I first started working with Evan about 3 years ago and have benefitted tremendously from HIS hard work. He is constantly expanding his knowledge base, testing the latest nutrition and training fads, measuring them against the tried and true and satisfying himself that clients will benefit before unleashing them on us. And when he does unleash his learnings - watch out! The workouts are tough and engaging and if YOU do it right you will leave exhausted, but feeling great, and aching to come back and do it again. And again. Without the personal fortitude to get to the gym without an appointment, I find Evan's routines - and the results - the perfect motivation. I have been an extremely happy, regular client for all 3 of the years I've been training with Evan. I travel frequently for work, so Evan has helped with routines and exercises that can be done in my hotel room. He is also capable of accommodating that travel schedule and training me on a somewhat random, somewhat regular basis, but always picking up where we left off and pushing me/encouraging me to the next level of fitness and awareness. His considerable skills and conscientiousness aside, Evan is funny and interesting, so the sessions are not JUST about training and nutrition. He's worldly and has lots of worthwhile news, stories and information to share. I highly recommend him!See more

$89

estimated cost

$89

estimated cost

Q & A

Answers to commonly asked questions from the experts on Thumbtack.

What should you wear to kickboxing?

What you wear to kickboxing can vary based on the setting. For kickboxing group fitness classes that are part of a gym’s cardio class schedule, standard fitness attire is appropriate. Athletic sneakers, pants or shorts that you can comfortably kick in without getting tangled or flashing anyone, and a top that allows for easy movement when punching and jabbing are all good choices. You won’t need protective gear or gloves, as most cardio-based kickboxing classes do not use punching bags.

Kickboxing training that takes place at a martial arts studio typically requires protective gear. You may need boxing gloves (beginners may want 12-ounce or heavier gloves for more cushioning) and hand wraps that protect and support your hands under the gloves while you punch the bag. If your kickboxing training includes sparring with opponents, you’ll need a mouthguard and any protective head and body gear your studio requires. Always be sure to bring plenty of water, too.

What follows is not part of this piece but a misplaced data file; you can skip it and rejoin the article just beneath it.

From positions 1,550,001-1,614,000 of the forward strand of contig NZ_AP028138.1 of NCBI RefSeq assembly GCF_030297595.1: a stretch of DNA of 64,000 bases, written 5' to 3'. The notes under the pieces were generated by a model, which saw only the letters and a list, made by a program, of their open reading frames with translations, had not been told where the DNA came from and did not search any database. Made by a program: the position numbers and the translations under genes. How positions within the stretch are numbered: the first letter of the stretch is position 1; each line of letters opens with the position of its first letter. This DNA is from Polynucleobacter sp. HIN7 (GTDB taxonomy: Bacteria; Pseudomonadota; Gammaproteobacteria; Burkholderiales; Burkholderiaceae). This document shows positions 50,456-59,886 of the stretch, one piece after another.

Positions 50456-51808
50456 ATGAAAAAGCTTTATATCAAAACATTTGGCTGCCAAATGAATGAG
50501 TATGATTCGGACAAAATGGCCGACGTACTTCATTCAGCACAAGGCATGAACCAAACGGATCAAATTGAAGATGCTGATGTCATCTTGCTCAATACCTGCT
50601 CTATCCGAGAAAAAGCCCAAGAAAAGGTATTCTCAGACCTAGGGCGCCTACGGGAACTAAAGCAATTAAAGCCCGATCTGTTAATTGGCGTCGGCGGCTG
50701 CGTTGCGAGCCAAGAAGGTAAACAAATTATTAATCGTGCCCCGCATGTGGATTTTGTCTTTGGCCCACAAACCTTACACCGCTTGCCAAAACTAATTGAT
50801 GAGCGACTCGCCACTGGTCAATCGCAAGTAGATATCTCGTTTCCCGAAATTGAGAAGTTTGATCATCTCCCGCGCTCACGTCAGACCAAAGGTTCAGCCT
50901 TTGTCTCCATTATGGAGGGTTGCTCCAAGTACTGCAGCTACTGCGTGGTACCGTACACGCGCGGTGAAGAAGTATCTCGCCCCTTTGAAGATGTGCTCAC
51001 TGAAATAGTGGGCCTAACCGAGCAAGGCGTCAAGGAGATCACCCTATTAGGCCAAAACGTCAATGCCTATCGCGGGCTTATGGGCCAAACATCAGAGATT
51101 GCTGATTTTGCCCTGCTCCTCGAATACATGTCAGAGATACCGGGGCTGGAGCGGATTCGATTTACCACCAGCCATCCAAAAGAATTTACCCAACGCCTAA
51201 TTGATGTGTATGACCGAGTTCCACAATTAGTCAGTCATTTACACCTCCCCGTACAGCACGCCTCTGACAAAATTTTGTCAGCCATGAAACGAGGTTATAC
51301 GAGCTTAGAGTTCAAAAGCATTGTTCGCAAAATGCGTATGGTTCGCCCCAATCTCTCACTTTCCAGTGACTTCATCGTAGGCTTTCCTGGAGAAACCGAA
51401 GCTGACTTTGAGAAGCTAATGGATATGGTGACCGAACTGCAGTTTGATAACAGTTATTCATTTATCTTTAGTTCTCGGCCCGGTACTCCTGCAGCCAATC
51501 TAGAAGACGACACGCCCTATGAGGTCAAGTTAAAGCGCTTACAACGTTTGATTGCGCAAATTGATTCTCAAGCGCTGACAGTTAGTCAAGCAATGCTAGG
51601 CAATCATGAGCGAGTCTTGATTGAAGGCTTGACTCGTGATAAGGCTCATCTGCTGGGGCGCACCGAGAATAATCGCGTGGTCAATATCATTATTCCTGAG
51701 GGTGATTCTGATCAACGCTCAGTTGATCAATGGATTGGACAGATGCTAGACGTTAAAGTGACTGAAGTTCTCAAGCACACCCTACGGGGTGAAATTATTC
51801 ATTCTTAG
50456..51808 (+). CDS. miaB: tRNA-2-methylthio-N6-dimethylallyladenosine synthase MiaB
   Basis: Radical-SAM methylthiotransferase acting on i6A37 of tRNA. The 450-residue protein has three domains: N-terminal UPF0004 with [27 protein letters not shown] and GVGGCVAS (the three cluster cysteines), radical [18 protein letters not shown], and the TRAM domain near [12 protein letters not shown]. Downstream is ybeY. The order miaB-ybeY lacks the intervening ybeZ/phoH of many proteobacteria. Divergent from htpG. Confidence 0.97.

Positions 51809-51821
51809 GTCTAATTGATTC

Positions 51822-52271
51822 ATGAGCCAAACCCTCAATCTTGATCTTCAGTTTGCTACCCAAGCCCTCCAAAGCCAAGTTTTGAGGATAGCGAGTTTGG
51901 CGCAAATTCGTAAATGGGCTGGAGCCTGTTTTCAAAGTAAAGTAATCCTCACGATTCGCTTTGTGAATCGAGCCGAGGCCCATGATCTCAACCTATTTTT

What is a boot camp class?

Fitness boot camps are a heart-pounding way to boost your fitness level. Boot camps are led by a fitness instructor and are based on the concept of military boot camps — intensive workout programs to get new recruits into shape, quickly. Fitness boot camps encourage camaraderie, and the group momentum helps participants get through fast-paced intervals of cardio, isometric training, strength training and endurance drills. Classes may range anywhere from 30 to 60 minutes, and usually meet multiple days per week. Boot camps often run a specific duration of time, say four to six weeks, which creates a team-like environment for class members. Other boot camps run year-round and students purchase package pricing for classes, similar to subscriptions that allow them a set amount of classes per week or per month.

Boot camps can be held indoors at a gym, outdoors in a park or on a beach, in a backyard — anywhere there’s room for running, jumping and sweating. Some instructors also provide DVD and online boot camps. You can also find boot camps tailored to your heart’s desire, such as bikini boot camp, or boot camps for new mothers. Boot camps offer an intense workout and are usually led by energetic instructors pushing you to do your best, but unlike military boot camp drill sergeants, fitness boot camp instructors typically don’t use intimidation or punishment to spur you on. Check with your doctor before starting a boot camp if you have health concerns, and always let your instructor know ahead of time if you have injuries.

What do you need for kickboxing?

What you need to bring to kickboxing depends on where you are working out and what your goals are. For a gym or fitness club’s cardio-based group kickboxing class that does not use punching bags, you generally need only appropriate workout gear and enough water. For kickboxers who are training in a martial arts studio, working one-on-one with a trainer toward a specific goal or sparring with competitors, you will need your own boxing gloves (12- to 16-ounce gloves provide more protection for beginners) and hand wraps (to protect and support your hands under the gloves, as well as keep them dry). If your lessons are in a martial arts studio, you may not be permitted to wear shoes, so bring clean socks if you don’t like to go barefoot. If your training includes sparring, you may be required to wear a mouthguard and/or protective headgear. Whether you’re in a group fitness class or hardcore training session, bring a sweat towel for your comfort and the comfort of people around you.